Part of that drilling and working and polishing has meant that Toronto’s traded the spectacular for the solid. Of course Nurse would be happy if the Raptors led the league in opposing turnovers once again, but he’s probably far happier that they can still get stops without turnovers. Further to the point of solidity is that the Raptors don’t have a single or even a few players driving the defensive improvement. No player’s on/off defensive rating per 100 possessions is better than -4.3 points, which is good at 81st percentile, but fairly low for a team leader. (To repeat, it’s Chris Boucher.) Seven of Toronto’s current nine rotation players — excluding Birch and Trent — have negative on/off defensive differentials, meaning the large majority of the rotation helps the defense more by being on the court. (Birch, simply by being Achiuwa’s replacement and playing few minutes alongside him, is hurt in this category because Achiuwa has been so impactful defensively.) There are no good defensive and bad defensive units, as the Raptors used to play under Dwane Casey. Now every lineup menaces that side of the floor.
Toronto’s improvement is a collective effort, a group shift towards becoming more than the sum of its parts. And the parts are quite valuable, defensively. Anunoby, VanVleet, Siakam, Achiuwa: all have pretty good shots at landing at least one All-Defensive Team slots at some point in their careers. But for long periods this season and last, their defensive talents have been wasted. A huge number of possessions this year have seen Siakam, for example, run across the court multiple times, switching from guards to forwards to guards to bigs, only for a breakdown elsewhere to yield an open catch-and-shoot jumper. (Siakam, by the way, is sixth in the league in contested 3s and 10th in distance traveled on defense per game. Want a crazier stat? He’s only fourth on the Raptors in distance traveled on defense, with VanVleet, Anunoby, and Barnes all ranking ahead of him.)
When it works it works not because of individual heroics. The Raptors have a meaty defensive playbook, and they can whip out some bizarre stuff for no reason other than the fun of it. But the real bones of the thing show in the everyday structural integrity. This defensive possession features a whole lot of defenders beating cuts and drives to their intended destinations, clean switches, and individuals surviving in isolation. (Watch the clip through focusing on each player for maximal fun, but let’s just focus on Siakam here: he dashes into the paint no fewer than four times not even to put out fires but just to douse the area with water to smother smoke before flames even appear.) No single player wins this possession, even though the Raptors’ lineup employed a variety of defenders capable of such things. Instead, individual heroics are saved as bailouts rather than the foundation.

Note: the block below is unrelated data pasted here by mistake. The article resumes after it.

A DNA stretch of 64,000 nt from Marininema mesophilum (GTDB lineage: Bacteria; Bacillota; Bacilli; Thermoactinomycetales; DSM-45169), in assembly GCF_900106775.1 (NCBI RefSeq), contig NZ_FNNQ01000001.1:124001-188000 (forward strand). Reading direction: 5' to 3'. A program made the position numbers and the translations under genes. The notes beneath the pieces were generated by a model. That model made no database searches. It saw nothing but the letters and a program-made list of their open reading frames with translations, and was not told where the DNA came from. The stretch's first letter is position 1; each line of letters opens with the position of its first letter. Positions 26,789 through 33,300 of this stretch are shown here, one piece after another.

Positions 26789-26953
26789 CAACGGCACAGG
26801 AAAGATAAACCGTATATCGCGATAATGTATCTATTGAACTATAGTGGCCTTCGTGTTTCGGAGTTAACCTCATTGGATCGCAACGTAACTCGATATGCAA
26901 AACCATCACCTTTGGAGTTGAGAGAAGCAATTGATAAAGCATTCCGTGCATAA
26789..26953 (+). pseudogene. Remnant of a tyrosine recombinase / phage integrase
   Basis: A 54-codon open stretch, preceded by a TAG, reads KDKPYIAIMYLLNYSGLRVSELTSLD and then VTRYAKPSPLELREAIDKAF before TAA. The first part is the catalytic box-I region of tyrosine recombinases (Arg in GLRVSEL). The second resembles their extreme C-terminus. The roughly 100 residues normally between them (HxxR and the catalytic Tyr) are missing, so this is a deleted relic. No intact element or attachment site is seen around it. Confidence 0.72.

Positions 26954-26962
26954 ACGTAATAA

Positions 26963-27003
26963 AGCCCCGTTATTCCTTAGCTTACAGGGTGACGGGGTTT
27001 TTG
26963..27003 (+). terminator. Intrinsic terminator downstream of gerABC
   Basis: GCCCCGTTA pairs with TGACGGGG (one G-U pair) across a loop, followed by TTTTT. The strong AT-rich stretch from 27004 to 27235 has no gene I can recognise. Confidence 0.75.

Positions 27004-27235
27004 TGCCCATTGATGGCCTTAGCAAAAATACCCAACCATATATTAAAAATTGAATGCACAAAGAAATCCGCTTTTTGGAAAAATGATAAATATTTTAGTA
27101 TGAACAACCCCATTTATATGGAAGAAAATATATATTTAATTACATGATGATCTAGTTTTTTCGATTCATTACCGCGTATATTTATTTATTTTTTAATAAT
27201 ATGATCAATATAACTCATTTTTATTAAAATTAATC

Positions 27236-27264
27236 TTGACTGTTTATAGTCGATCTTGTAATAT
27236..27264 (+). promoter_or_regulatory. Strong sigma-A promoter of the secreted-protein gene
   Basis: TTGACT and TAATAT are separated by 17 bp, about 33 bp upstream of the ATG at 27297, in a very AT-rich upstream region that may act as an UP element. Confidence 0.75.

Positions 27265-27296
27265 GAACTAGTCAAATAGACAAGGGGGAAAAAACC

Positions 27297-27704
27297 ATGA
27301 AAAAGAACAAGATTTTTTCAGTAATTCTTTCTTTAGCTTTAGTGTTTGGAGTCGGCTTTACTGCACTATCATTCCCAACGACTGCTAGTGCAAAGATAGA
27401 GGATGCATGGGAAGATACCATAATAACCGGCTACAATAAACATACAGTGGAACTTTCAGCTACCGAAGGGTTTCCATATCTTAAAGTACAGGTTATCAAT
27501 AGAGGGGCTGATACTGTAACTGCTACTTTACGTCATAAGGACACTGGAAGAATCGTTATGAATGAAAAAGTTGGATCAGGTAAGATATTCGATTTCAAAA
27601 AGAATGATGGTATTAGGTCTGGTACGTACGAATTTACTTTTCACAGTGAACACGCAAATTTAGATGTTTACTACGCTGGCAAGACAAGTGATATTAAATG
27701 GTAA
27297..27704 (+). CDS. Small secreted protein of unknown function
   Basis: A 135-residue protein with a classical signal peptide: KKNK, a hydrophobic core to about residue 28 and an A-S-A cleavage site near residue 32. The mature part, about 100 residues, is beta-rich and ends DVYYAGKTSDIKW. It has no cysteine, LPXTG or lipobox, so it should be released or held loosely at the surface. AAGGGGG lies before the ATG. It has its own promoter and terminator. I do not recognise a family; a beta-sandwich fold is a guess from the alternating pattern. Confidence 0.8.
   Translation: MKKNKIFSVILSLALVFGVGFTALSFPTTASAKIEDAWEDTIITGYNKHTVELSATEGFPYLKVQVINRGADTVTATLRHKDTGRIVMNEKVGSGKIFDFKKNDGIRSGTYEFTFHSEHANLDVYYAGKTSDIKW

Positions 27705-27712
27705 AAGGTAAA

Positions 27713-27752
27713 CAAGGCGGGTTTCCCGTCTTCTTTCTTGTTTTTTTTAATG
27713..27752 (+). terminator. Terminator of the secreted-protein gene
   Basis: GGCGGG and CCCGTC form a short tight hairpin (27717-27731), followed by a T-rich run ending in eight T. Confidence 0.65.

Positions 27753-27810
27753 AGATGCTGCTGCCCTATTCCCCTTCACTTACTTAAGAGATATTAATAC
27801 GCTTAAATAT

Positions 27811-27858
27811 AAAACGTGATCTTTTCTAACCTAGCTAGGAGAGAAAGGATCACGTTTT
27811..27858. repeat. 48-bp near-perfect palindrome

It would be fair to wonder whether the Raptors would be a better defensive team if they just played simple, conservative defense. If they rarely helped, let their best defenders swallow space and static attacks, and asked their platoon of centers to rarely leave the paint so as to contest everything. Honestly, they might have a better season-long mark, which is only 12th at the moment. But they wouldn’t be as prepared for the playoffs. Nurse has spent the last several years reinventing NBA defense, and he’s done it not for regular-season rankings but to turn the league on its head when the games matter. That happened in 2018-19. And the Raptors are starting to live up to their reputations once more, starting to gather up the ammunition they’ve lacked, load their weapons, and lock in on whomever is unlucky enough to draw them in the first round.
Napoleon’s second rule did not last very long. He raised the Grande Armée once again and marched off to face another coalition for the soul of Europe. But he lost in a very Raptors-y way. The Duke of Wellington and the English held him up, wave after wave of French assault, while Wellington’s Prussian allies descended. Napoleon’s offense failed him at the critical moment, and his reward was another island prison, this time Saint Helena. The Raptors are finally returning to their defensive roots, which is a worthy and commendable achievement. But unless they become a true terror on both sides of the ball, they may follow Napoleon’s lead in finding their exile from the promised land continue apace.